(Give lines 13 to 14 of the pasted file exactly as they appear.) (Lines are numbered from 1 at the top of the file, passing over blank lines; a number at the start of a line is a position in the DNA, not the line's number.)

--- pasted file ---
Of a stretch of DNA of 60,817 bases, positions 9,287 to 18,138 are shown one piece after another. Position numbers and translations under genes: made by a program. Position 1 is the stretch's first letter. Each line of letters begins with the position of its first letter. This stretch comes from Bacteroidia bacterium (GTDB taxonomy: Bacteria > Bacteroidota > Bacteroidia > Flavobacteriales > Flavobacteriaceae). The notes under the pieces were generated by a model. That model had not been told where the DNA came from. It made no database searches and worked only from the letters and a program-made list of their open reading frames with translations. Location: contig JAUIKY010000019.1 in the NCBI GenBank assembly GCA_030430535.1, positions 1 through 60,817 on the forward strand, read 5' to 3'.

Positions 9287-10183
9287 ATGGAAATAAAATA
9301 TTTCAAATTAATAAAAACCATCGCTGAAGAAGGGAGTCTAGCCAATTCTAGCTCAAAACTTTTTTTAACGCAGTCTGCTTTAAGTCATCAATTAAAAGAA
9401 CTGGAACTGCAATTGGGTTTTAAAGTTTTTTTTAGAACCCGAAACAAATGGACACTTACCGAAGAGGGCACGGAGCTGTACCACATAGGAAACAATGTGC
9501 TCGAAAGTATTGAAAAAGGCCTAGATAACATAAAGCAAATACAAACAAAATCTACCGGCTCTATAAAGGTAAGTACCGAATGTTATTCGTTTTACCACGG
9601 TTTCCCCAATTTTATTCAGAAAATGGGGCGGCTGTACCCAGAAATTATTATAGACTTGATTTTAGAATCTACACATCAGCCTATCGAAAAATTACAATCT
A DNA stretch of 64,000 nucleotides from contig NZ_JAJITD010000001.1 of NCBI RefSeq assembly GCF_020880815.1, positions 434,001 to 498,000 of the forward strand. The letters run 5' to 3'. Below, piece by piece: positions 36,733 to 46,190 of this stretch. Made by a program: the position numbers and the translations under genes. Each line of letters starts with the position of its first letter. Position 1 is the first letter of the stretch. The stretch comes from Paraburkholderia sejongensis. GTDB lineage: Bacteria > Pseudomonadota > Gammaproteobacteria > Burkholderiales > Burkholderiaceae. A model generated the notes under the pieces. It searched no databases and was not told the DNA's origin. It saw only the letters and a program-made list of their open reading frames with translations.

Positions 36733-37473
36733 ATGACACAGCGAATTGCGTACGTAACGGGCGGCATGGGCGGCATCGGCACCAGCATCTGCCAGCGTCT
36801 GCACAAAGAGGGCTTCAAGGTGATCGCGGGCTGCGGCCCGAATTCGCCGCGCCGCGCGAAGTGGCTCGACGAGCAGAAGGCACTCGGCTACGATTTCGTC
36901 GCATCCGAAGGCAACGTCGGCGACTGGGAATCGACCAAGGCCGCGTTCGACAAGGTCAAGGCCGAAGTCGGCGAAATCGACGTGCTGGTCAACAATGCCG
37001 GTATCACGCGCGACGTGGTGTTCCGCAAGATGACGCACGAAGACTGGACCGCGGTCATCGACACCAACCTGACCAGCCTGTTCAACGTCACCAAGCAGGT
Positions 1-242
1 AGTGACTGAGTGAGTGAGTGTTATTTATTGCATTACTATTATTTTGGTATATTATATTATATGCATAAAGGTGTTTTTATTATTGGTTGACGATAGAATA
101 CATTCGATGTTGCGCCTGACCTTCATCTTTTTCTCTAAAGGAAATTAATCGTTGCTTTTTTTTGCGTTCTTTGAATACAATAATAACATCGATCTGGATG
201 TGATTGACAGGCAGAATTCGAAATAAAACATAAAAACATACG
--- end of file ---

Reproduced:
37001 GTATCACGCGCGACGTGGTGTTCCGCAAGATGACGCACGAAGACTGGACCGCGGTCATCGACACCAACCTGACCAGCCTGTTCAACGTCACCAAGCAGGT
Positions 1-242